After the signing of the infamous 1939 Munich Pact that compelled a sovereign nation, Czechoslovakia to cede a third of its territory to Hitler’s Germany, Neville Chamberlain, the then British Prime Minister, who played a key role at the Munich Summit, returned to London triumphantly waving a piece of paper that contained the wordings of the cessation agreement and declared that “there will be peace in our time”.
It did not take the world long to realise that the Munich Pact was no peace at all. Rather, it encouraged Hitler, making him believe that he could get away with cross-border impunity. That gave him the leverage to drive on with his dream of a Pan-German Lebensraum with relentless vigour. The ‘peace in our time’ became the ominous prelude to a tragic war – the most destructive yet fought by mankind.
The moral of the Munich Pact story is a case for spurning culture of impunity in domestic and international politics. A lot has happened in African politics in the past – especially during the cold war years. In fact it can conceivably be argued that most of the wars that took place, and still ongoing in West Africa were the fallouts of the politics of the cold war.
In those days, the superpowers, seeking to win client states in Africa, often turned a blind eye to the misrule and abuses perpetrated by regimes that warmed to them. This encouraged a culture of impunity – and many African leaders took full advantage of it.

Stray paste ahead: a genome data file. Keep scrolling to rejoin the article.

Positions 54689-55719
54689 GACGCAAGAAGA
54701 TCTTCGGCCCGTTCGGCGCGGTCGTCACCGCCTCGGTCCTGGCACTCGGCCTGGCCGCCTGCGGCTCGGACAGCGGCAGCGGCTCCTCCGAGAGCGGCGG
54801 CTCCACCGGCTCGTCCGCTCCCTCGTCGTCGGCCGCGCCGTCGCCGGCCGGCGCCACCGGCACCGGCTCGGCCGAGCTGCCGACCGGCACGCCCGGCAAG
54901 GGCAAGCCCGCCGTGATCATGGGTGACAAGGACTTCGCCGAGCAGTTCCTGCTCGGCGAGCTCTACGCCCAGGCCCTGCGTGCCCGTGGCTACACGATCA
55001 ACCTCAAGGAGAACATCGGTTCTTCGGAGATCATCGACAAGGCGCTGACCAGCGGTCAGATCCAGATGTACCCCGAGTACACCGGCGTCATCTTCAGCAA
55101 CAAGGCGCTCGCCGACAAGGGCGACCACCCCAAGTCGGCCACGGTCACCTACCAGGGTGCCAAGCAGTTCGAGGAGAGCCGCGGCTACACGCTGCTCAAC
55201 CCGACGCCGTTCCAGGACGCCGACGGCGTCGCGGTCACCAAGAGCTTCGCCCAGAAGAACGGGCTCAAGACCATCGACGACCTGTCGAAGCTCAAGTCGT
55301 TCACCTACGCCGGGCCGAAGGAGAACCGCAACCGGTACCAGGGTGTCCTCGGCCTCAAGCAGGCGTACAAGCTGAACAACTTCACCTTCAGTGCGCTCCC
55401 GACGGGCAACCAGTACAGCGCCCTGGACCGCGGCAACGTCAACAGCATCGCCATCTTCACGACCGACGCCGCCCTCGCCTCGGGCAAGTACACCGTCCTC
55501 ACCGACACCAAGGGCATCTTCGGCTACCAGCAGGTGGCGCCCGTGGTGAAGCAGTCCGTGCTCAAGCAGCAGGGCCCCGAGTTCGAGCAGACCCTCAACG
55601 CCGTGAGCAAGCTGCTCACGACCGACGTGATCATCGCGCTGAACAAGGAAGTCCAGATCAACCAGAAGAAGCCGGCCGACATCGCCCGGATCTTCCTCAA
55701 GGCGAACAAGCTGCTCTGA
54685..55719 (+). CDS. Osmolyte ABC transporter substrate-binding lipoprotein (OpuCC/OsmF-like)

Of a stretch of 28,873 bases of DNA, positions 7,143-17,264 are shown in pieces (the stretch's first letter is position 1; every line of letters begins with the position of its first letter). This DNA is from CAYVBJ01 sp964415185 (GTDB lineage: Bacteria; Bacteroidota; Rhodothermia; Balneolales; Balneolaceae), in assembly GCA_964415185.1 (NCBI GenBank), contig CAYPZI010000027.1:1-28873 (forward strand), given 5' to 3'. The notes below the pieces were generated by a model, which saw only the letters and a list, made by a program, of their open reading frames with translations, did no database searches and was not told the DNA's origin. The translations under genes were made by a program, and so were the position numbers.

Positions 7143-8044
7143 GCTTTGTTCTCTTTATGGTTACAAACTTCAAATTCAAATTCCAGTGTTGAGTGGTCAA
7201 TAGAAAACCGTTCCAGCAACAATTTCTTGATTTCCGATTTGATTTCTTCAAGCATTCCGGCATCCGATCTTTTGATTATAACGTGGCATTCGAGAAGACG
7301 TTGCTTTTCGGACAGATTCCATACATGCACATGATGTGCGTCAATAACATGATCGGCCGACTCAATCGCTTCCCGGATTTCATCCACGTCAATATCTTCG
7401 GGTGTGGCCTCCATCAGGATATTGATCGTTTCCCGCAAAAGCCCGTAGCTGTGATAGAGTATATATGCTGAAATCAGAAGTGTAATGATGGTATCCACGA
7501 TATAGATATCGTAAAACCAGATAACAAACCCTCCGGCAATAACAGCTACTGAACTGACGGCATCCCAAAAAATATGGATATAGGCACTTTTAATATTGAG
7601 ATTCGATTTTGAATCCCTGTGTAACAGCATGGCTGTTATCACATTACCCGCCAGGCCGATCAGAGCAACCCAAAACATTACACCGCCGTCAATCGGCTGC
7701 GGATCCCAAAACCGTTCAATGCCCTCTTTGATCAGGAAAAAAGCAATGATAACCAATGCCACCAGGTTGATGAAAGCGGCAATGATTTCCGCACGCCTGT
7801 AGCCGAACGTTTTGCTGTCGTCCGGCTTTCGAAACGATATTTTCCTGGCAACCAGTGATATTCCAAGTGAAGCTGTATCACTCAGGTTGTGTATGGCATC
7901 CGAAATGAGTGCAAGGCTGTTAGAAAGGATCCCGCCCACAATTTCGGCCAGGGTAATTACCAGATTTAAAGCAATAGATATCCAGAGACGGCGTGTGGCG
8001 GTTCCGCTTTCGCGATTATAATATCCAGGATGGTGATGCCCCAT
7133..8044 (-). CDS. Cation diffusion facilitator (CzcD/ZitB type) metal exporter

Today the equation has changed in international power politics. Western attitudes and perceptions as regards to governance in Africa have also changed, and the mantra about democracy and good governance resonates everywhere.
But impunity has many faces in Africa, where it is a hydra-headed monster. It goes beyond a leader oppressing his people. It includes such misdemeanors as brazen looting of the national treasury, rigging elections and flagrant disregard for international conventions and protocols.
Building peace and stability in the West Africa sub-region requires a critical reassessment of peer roles in triggering off, and stoking conflicts. This means shirking off passive complacency in the face of any glaring impunity and calling the bluff of West African leaders who, through their domestic policies and style of governance are likely to create situations that would breed dissent among their people and engender future conflict.
Erring leaders usually fashion means of spurning the searchlight on their activities – they are always quick to take umbrage when their perverse acts are frowned at by the international community – with their spokespersons forcefully expressing the righteous indignation of their bosses. They invoke all necessary clauses in international laws and conventions about sovereignty and undue interference in a country’s internal affairs.
Dissent finds it extremely difficult to breed in climes where there is genuine democracy, good governance, respect for human rights and economic prosperity.
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